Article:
Vice-President Marin's proposal of I April presented estimates of food needs for the worst-affected countries based on information received from Commission delegations, national early warning systems and the FAO. That our estimates of needs were between 60, and 90% of those published by the FAO and World Food Programme on 15 April reflects the uncertainty about the situation even in mid-March as well as caution on our part not to overdramatise a situation which had not yet received wide attention. Agreement to the proposed additional resources was given at political level on 6 April and the various budgetary procedures were finalised by mid-May. The Special Programme was used to allocate 371500 tonnes to Southern Africa even before the United Nations convened a conference on the region on I June. A further 380 000 tonnes were allocated from normal resources.

The Community faced a number of problems in reacting to the food crisis in Southern Africa. One is simply the timing of the harvest, which means that even early warnings come after the start of the year and after the programming of resources for the Horn of Africa, where we have been dealing with an ongoing crisis for some years.

Another problem is that we have only a limited number of continuing activities in the region to give us flexibility to speed up deliveries, to divert ships or to draw on stocks in country as we have done in the Horn. We did have continuing programmes in Angola and Mozambique and were able to borrow from food delivered to Malawi for refugee feeding in order to begin distributions for drought victims.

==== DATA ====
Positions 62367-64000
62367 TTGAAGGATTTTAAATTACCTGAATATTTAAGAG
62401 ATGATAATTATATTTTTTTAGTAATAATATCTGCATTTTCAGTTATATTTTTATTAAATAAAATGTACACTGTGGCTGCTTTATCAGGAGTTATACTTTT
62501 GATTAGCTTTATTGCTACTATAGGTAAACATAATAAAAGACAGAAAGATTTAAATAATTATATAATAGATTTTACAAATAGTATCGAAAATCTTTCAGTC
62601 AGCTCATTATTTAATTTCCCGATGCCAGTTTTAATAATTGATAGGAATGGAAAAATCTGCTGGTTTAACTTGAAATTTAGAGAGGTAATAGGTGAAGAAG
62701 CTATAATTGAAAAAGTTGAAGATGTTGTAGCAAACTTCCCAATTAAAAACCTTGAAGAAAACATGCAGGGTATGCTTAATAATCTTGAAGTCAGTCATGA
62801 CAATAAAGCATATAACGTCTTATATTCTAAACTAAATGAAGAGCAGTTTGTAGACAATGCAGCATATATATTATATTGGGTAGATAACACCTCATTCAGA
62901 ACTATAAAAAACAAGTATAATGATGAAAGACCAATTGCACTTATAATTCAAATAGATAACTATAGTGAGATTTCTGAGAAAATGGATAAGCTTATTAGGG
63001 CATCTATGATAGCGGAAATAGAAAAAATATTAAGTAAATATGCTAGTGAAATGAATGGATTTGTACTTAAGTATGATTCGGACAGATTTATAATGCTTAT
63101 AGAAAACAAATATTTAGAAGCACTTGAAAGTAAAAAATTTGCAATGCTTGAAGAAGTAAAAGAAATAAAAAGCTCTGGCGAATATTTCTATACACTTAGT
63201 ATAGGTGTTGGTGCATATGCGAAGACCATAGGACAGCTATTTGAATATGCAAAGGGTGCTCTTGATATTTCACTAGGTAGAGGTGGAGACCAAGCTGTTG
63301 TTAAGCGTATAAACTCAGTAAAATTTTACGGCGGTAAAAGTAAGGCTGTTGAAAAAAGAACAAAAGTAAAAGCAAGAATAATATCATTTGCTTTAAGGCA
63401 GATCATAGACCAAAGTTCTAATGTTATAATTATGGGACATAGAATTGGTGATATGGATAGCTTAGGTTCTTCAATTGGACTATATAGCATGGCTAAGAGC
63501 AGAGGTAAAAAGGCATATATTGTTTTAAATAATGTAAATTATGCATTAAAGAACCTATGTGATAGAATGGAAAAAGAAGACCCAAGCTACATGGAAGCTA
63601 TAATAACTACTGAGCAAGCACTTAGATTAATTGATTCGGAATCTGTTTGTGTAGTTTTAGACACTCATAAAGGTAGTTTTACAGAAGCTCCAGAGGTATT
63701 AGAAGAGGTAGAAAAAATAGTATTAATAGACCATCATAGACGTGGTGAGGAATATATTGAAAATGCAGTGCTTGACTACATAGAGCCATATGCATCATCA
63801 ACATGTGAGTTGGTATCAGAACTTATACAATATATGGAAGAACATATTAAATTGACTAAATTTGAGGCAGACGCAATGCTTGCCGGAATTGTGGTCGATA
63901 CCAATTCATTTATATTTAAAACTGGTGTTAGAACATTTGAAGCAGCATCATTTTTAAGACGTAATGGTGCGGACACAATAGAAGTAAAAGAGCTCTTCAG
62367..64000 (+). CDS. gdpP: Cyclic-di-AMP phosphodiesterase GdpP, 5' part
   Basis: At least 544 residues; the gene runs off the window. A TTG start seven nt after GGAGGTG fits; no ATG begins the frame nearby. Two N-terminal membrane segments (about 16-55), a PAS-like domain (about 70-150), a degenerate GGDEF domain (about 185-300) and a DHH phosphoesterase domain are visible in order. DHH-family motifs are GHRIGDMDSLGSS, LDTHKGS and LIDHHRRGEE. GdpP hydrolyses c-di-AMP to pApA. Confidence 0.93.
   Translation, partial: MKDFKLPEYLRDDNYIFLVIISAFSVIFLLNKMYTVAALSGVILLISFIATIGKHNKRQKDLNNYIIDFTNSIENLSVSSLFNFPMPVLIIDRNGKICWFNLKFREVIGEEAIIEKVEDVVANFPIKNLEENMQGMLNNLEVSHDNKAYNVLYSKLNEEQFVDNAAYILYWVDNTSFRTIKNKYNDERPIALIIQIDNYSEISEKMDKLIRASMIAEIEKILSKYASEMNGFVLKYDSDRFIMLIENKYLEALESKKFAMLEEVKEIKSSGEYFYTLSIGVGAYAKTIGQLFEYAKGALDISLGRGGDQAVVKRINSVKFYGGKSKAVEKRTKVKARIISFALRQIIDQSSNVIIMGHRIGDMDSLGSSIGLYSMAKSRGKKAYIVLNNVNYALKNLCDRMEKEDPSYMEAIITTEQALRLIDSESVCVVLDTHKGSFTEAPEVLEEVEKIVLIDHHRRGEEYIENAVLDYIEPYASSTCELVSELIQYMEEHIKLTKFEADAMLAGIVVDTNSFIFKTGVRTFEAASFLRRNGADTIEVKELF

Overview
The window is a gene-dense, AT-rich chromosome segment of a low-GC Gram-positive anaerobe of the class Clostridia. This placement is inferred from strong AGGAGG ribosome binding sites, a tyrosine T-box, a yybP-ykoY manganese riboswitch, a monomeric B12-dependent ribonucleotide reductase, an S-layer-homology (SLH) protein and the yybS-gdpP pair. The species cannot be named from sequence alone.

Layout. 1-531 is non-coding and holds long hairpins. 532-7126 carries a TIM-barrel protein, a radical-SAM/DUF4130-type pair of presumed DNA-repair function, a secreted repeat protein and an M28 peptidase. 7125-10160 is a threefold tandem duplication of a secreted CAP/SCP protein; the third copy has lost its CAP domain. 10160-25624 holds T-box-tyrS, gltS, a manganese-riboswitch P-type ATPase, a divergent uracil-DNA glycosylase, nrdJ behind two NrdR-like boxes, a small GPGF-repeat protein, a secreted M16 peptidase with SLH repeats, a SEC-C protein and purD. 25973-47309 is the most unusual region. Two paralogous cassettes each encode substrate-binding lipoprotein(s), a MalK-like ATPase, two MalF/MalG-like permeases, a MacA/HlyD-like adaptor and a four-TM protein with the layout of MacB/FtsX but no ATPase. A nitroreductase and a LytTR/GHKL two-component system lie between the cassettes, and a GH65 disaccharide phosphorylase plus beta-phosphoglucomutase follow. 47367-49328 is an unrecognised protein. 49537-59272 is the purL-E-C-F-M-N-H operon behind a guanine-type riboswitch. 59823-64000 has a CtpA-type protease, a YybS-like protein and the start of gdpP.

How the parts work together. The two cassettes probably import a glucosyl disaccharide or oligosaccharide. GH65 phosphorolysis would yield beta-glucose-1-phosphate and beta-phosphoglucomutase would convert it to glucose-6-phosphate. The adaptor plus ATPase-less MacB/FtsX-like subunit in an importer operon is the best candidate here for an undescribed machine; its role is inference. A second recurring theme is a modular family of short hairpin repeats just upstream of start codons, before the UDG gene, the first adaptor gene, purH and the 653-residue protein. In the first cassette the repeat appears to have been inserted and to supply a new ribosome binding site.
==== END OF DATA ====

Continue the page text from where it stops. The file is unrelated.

It is several years since most of the countries in the region have required food aid so delivery systems are unfamiliar. Plans have had to be made for distributions, whether by governments or NGOs, and this has taken some time. We had at an early stage thought that most of the food aid required would be for sale, but the FAD/WFP report of 15 April confirmed the need for more than 1.5 million tonnes of food for free distribution. Our exceptional allocations have, therefore, been a mix of food for sale and food for free distribution. We are aware of the need to assist those whose crops have failed, and who do not have the resources to purchase food, by making free distributions of staple foods. However, where people have the purchasing power, food is sold and the resources generated are used for the emergency distributions or for longer-term development. Consequently the food allocated in response to the crisis has been given in part to governments for sale and in part to the United Nations World Food Programme, to the Red Cross and to a wide range of non-governmental organisations for free distribution.

As soon as the allocations of food were planned, attention turned to the preparation for next year's harvest and allocations of seeds have been made in an effort to promote recovery and to support next year's harvest.

The massive quantities of food aid mobilised by the Community for Southern Africa give the lie to suggestions that recurrent food crises in Africa have given rise to 'donor fatigue'. The transport operation for this food aid is now under way using all the ports of the region in order to meet needs which will be felt most acutely in the early months of 1993, before the new harvest. A sign of the success of this mobilisation of aid will be the prevention of the widespread malnutrition and famine, so if we succeed there will be no newspaper headlines. We can hope that the 1993 harvest will allow stocks to be reconstituted, but a full recovery from a catastrophe such as the 1992 drought will take some years.

P.M.